I plan to continue my active involvement in the various ag organizations, focusing especially on activities that bridge the gap between agriculturalists in different regions. But more importantly, I will continue and expand my involvement with non-ag organizations to advocate for agriculture, network with others who do not have the same background/political views, and further my personal and professional development. Over the next five years, I will continue my participation on my local Resource Conservation and Development District as a board member. Involvement provides me the opportunity to make decisions related to local natural resources utilization, build relationships within the community, address misconceptions and educate others about agriculture, and fund new conservation practices that will help manage climate change impacts into the future.

Civic leadership is also vital to the success of our businesses and communities. I intend to use my leadership skills to bring private, government, and non-profit groups to the table to solve pressing societal needs and issues. We must encourage and facilitate community involvement and develop solutions that work for all stakeholders. Of significant importance to me over the next five years is the future of power generation.  Rules, regulations, policy, and laws frame society. I will continue to work for a frame that does not hinder the future of agriculture. I believe that the agricultural industry can provide the solid foundation necessary to build stronger communities, support economic development, and address societal needs.

In Tan's spare time, one of her most enjoyable hobbies is fox hunting which includes training the horses, mules and donkeys she uses for the sport. 

What is one fact/experience/achievement no one knows about you? I fox hunt (mounted red coats galloping behind a pack of hounds, jumping over hedge rows, pasture fences, and ditches) -- in Arizona though, the quarry are coyotes, not foxes.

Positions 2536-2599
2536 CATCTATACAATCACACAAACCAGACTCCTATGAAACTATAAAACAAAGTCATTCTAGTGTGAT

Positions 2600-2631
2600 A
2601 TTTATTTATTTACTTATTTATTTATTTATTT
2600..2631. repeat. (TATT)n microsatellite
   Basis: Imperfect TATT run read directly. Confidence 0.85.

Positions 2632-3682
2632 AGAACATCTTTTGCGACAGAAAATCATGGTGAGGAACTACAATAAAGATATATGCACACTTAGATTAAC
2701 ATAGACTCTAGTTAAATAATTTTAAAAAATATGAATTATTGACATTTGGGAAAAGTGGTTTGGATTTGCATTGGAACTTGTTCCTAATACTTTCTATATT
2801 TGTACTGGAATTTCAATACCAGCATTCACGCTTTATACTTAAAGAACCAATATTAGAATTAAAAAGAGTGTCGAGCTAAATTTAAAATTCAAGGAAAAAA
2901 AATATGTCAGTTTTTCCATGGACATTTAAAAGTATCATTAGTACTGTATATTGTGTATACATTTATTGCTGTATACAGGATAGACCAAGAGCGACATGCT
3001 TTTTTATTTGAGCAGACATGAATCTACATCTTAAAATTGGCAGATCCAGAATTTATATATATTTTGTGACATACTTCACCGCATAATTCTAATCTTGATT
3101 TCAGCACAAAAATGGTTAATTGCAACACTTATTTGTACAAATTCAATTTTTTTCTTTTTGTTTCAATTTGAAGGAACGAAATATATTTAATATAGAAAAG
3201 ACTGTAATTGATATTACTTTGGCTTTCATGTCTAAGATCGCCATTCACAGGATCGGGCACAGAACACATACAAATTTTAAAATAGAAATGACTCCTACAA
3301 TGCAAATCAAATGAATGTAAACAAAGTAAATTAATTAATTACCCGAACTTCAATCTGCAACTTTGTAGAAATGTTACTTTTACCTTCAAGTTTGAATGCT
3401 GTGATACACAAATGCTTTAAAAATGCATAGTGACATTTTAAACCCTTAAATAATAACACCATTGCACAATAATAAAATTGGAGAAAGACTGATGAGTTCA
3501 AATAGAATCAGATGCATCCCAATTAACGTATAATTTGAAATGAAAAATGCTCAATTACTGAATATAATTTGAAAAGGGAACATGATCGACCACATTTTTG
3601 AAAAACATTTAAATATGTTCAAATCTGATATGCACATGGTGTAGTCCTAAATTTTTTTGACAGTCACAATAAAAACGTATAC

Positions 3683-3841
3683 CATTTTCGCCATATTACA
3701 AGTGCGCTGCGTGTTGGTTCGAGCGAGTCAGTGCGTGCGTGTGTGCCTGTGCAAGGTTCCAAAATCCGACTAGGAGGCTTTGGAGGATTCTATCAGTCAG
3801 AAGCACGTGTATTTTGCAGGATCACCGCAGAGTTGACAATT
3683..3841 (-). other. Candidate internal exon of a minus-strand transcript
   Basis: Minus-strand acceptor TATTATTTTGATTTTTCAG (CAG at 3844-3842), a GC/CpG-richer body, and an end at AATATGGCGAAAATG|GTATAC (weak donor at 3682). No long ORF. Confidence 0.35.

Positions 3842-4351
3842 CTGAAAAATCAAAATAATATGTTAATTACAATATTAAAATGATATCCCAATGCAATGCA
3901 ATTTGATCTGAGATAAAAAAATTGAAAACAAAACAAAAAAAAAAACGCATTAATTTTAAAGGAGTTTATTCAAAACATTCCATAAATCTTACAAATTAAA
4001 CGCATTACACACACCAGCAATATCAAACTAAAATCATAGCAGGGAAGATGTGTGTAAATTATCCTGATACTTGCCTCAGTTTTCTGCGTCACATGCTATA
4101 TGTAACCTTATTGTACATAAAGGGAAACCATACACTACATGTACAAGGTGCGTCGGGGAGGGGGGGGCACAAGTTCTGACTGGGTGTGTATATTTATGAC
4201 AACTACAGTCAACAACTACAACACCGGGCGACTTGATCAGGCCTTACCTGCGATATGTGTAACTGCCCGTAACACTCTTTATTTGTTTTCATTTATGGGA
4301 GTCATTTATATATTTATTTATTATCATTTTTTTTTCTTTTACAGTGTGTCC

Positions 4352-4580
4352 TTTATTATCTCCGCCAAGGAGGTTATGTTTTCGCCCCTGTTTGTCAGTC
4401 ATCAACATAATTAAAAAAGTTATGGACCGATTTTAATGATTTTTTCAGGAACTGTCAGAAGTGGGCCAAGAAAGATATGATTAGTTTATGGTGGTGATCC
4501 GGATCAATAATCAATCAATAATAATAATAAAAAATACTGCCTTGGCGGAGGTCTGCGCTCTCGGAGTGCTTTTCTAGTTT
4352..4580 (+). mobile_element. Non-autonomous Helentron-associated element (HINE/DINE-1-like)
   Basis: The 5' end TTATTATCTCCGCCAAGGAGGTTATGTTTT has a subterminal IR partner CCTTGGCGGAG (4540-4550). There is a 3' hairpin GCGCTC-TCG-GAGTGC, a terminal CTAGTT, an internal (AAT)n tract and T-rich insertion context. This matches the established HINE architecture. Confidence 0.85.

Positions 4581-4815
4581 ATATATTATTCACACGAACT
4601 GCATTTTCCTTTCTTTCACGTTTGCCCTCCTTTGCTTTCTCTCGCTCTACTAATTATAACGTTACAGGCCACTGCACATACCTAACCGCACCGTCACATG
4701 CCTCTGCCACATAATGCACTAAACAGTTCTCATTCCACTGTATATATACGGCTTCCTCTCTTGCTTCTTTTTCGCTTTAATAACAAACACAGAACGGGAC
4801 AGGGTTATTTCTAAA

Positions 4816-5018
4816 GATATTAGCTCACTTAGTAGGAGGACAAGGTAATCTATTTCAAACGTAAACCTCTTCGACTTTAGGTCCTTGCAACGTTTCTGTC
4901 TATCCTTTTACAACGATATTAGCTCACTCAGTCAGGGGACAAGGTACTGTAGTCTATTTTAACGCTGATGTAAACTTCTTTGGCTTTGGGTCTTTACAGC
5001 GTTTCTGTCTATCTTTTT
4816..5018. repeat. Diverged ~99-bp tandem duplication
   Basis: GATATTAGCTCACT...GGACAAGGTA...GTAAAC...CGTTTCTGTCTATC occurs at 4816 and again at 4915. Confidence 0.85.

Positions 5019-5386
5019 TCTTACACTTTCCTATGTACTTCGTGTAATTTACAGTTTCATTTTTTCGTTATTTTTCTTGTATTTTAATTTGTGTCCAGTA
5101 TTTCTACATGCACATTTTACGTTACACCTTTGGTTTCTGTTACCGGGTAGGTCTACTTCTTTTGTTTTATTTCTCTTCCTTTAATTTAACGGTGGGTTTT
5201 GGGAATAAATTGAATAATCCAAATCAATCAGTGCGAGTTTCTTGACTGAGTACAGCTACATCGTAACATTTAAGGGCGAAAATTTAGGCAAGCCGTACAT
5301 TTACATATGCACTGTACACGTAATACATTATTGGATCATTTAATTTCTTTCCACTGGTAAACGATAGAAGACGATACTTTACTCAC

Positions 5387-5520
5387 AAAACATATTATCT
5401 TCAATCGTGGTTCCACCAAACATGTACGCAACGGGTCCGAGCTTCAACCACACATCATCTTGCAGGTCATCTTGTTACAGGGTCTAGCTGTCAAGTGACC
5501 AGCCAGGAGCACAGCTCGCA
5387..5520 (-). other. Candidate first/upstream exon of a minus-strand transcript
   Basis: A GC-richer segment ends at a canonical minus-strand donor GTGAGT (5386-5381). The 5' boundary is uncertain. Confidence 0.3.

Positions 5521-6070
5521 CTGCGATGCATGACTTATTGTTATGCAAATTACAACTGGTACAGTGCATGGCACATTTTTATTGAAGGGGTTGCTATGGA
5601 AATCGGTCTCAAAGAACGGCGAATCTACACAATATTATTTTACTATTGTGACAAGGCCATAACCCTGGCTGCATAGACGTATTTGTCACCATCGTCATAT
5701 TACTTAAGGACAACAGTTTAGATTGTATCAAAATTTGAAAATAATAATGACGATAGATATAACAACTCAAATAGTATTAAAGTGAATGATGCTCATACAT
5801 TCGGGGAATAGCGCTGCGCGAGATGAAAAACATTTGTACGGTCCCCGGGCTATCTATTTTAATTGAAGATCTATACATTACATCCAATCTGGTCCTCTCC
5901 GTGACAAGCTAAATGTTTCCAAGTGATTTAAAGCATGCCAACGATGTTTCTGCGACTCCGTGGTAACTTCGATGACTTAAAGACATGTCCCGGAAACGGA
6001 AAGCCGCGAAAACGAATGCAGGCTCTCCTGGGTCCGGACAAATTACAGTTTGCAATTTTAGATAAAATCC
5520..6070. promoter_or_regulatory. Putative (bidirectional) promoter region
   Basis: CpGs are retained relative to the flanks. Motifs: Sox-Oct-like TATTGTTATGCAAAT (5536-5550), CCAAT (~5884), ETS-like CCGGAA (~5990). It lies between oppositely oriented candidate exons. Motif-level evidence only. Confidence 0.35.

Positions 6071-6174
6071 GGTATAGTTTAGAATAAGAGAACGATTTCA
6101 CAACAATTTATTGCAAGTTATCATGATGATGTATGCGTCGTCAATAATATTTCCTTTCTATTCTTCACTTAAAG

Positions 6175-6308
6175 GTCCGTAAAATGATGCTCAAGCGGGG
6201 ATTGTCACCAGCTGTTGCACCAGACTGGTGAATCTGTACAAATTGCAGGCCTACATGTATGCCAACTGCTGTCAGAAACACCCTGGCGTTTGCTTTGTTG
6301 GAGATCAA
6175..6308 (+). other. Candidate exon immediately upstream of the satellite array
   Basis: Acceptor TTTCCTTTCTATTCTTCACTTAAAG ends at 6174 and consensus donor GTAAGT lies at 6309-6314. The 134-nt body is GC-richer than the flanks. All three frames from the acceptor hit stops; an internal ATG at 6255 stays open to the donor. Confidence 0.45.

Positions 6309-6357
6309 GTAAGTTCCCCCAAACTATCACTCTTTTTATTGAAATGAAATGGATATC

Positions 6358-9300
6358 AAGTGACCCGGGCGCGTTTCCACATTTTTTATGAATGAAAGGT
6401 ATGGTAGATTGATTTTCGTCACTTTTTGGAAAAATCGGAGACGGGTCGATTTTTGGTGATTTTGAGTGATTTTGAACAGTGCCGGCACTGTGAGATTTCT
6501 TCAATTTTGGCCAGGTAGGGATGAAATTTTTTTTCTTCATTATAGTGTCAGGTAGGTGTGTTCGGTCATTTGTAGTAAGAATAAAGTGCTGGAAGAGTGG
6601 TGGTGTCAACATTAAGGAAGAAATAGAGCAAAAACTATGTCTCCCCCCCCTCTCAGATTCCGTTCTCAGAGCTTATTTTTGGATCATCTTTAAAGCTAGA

What do you think you do really well? I love mules and donkeys (it's a personality thing). I enjoy training and riding long ears, and even prefer them as a fox hunting mount to horses!

Why are you a Farm Bureau member? Farm Bureau unites our voices as producers, keeps me up to speed on important ongoing and emerging issues which impact agriculture, and represents my stakeholder interests at legislative and regulatory meetings.

To be specific about how it relates to what I do for PFFJ, Farm Bureau assists my efforts in every state that my job with PFFJ takes me to: helping me network with others, representing my interests at stakeholder meetings, identifying proposals which might impact the farm operations, helping with regulatory and legislative challenges, and providing me access and connections to elected officials who represent districts which encompass my farm operations, despite my lacking a constituency connection.

Within Farm Bureau, I want to increase my county's participation with Ag in the Classroom and involvement in community-service organizations, including our local food banks. My county has many producers who are not active in Farm Bureau; I think it is an invaluable organization. My goal is to increase both membership and participation within the county through activities, education, and farm and ranch tours. Farm Bureau is a grassroots organization; policy development at a local level is the foundation on which Farm Bureau is built. Engaging more producers in policy development will give us a stronger, broader foundation. I have been on my County Board for the past seven years; I have been serving in different positions to learn the multiple aspects of my County Farm Bureau.

Editor’s Note: To quote Arizona Farm Bureau’s Government Relations Director, “Tan is one of our most global and cosmopolitan members I know.” Tan is currently competing with other professionals at the national level in American Farm Bureau Federation’s Excellence in Agriculture award.